About The Fire Museum
This International Fire Museum is run on donations and volunteer efforts alone. It receives no city, state, or federal government funding.
The Kakert Memorial Foundation has teamed up with the museum to help with restoration and renovation in order to maintain this beautiful historic building.
The first group of volunteer firefighters in Davenport were organized in 1856 and called the Independent Fire Engine and Hose Company.
The Davenport Fire Antique & Restoration Society was formed by four members of the Davenport Fire Department in 1984. They acquired Hose Station No. 4 and opened the museum in 1986. The museum contains artifacts and photographs pertaining to firefighting throughout the world. After Lt. Mark Kakert’s passing, many of his fire antiques and personal memorabilia were placed on display by his family, so that they could be shared with all.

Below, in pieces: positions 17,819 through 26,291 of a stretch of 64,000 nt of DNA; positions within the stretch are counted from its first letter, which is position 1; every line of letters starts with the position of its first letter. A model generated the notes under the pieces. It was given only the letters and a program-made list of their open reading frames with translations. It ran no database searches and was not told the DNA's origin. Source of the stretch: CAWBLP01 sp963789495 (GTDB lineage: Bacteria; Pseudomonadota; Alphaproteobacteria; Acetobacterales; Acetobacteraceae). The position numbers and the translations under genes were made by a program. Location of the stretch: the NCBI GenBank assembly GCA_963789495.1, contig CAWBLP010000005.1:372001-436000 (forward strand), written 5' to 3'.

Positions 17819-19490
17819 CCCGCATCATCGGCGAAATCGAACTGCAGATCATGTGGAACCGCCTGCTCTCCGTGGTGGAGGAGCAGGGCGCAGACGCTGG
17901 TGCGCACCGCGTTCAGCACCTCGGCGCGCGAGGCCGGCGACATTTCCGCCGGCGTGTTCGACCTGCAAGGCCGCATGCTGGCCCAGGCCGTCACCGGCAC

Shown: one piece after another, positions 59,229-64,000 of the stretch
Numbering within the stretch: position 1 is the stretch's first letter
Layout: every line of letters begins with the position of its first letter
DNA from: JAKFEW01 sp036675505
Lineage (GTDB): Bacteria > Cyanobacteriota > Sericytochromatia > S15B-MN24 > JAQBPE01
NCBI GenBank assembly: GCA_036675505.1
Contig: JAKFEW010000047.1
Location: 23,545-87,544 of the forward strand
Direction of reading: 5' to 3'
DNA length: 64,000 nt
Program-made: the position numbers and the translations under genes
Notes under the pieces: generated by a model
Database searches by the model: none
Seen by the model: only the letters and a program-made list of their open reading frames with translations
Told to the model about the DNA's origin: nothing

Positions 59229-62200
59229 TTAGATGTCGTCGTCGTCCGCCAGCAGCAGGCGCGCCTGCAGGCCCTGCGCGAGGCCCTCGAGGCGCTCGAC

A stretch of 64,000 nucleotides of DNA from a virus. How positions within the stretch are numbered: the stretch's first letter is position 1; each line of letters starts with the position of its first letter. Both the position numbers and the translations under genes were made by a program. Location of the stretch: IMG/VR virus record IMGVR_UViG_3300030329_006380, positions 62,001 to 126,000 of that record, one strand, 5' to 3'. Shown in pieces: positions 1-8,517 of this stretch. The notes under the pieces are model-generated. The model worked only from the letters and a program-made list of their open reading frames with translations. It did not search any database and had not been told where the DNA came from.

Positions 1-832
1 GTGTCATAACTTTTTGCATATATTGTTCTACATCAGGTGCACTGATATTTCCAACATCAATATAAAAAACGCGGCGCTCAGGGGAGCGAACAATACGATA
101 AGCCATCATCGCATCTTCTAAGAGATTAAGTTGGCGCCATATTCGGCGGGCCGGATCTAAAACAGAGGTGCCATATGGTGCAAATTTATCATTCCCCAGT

The station was designed in the Italianate style. It features a rectangular plan, hipped roof covered in tile and a short tower in back where the hoses dried. The red brick exterior features quoined corners in brick. A single pair of fire-house doors, behind which the firefighting equipment was stored, fronted Eleventh Street. The pedestrian entrance was along the side of the building. Two large rectangular windows are above the fire-house doors and a dormer is on the roof above the main façade.